Because of interactions with medications, heart transplant patients shouldn't drink alcohol. 

"To some degree, the heart's life is dependent on how committed the patient is," says Dr. Lowes. "It's a lot of work. They take medicine each day, get routine surveillance for issues and be compliant with their overall follow-up and care. The good news is people can live a long time with a heart transplant if they take care of it."

Likewise, weed is not good for someone with a transplanted heart. For several health reasons, including inhalational injuries, cancer-causing chemicals, along with the risks of emphysema and chronic bronchitis, marijuana can cause lasting damage.

9. Heart transplant patients can take ED medication, under a doctor's supervision.

Under the care of a physician, patients can generally take erectile dysfunction medication like Viagra. People taking nitrates may not be able to and should check with their doctor. "In general, we want people to resume normal aspects of their life," says Dr. Um.

10. Heart transplant rejection can be reversed with early treatment.

Rejection is likely, and an expected part of recovery. Heart transplant rejection is when your immune system thinks the transplanted heart is a threat and tries to attack it.

A heart transplant patient takes powerful medications to prevent rejection from happening. It's important to take all medications as instructed.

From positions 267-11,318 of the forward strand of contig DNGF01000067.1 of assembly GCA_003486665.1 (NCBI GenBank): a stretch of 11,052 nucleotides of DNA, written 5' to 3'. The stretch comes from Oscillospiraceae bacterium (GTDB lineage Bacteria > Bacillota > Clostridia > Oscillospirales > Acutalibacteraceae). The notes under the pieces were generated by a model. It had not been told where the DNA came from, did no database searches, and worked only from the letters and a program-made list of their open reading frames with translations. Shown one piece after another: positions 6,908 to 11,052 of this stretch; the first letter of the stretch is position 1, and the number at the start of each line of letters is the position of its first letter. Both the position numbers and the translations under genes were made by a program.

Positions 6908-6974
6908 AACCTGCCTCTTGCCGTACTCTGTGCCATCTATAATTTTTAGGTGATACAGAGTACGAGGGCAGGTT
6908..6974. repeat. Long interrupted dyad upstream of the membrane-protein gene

"We have good therapies for heart transplant rejection," says Dr. Lowes. "We often can diagnose and treat it before it causes damage to the heart." Therapies work best when started early – so if you experience symptoms of rejection, including unusual fatigue and shortness of breath, contact your transplant team immediately. 

11. You can make a life-saving decision today.

People who are on an organ waiting list typically have end-stage organ disease that significantly impacts their quality of life and may be near the end of their life. Receiving an organ can become a life-changing event for these people.

Register to be an organ donor. One organ donor has the potential to save eight lives!

Becoming a donor is easy. 
When you register to renew your license, simply check the box that asks if you'd like to be a donor. You can also register at Live On Nebraska